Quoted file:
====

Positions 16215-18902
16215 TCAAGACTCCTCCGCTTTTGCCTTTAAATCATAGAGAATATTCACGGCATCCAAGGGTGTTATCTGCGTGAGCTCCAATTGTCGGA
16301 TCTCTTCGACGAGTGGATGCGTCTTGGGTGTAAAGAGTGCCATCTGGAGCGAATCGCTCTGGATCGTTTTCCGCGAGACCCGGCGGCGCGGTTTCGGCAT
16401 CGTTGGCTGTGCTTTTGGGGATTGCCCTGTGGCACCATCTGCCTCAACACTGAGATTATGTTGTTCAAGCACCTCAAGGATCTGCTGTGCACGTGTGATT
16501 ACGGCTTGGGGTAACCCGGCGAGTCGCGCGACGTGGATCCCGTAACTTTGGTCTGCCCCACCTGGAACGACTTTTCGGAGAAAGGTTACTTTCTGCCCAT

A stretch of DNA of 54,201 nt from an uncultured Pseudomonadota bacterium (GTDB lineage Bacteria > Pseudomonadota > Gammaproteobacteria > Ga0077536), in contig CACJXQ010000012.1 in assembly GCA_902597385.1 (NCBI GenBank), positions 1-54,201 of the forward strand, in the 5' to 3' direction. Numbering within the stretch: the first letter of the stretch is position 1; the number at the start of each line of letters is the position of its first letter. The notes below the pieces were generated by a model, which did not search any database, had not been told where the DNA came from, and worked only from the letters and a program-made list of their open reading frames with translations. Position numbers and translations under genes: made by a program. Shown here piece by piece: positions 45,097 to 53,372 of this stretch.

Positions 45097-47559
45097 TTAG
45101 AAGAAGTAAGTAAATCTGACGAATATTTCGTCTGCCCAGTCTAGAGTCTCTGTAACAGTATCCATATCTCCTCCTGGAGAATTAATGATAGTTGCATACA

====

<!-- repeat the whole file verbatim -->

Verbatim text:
Positions 16215-18902
16215 TCAAGACTCCTCCGCTTTTGCCTTTAAATCATAGAGAATATTCACGGCATCCAAGGGTGTTATCTGCGTGAGCTCCAATTGTCGGA
16301 TCTCTTCGACGAGTGGATGCGTCTTGGGTGTAAAGAGTGCCATCTGGAGCGAATCGCTCTGGATCGTTTTCCGCGAGACCCGGCGGCGCGGTTTCGGCAT
16401 CGTTGGCTGTGCTTTTGGGGATTGCCCTGTGGCACCATCTGCCTCAACACTGAGATTATGTTGTTCAAGCACCTCAAGGATCTGCTGTGCACGTGTGATT
16501 ACGGCTTGGGGTAACCCGGCGAGTCGCGCGACGTGGATCCCGTAACTTTGGTCTGCCCCACCTGGAACGACTTTTCGGAGAAAGGTTACTTTCTGCCCAT

A stretch of DNA of 54,201 nt from an uncultured Pseudomonadota bacterium (GTDB lineage Bacteria > Pseudomonadota > Gammaproteobacteria > Ga0077536), in contig CACJXQ010000012.1 in assembly GCA_902597385.1 (NCBI GenBank), positions 1-54,201 of the forward strand, in the 5' to 3' direction. Numbering within the stretch: the first letter of the stretch is position 1; the number at the start of each line of letters is the position of its first letter. The notes below the pieces were generated by a model, which did not search any database, had not been told where the DNA came from, and worked only from the letters and a program-made list of their open reading frames with translations. Position numbers and translations under genes: made by a program. Shown here piece by piece: positions 45,097 to 53,372 of this stretch.

Positions 45097-47559
45097 TTAG
45101 AAGAAGTAAGTAAATCTGACGAATATTTCGTCTGCCCAGTCTAGAGTCTCTGTAACAGTATCCATATCTCCTCCTGGAGAATTAATGATAGTTGCATACA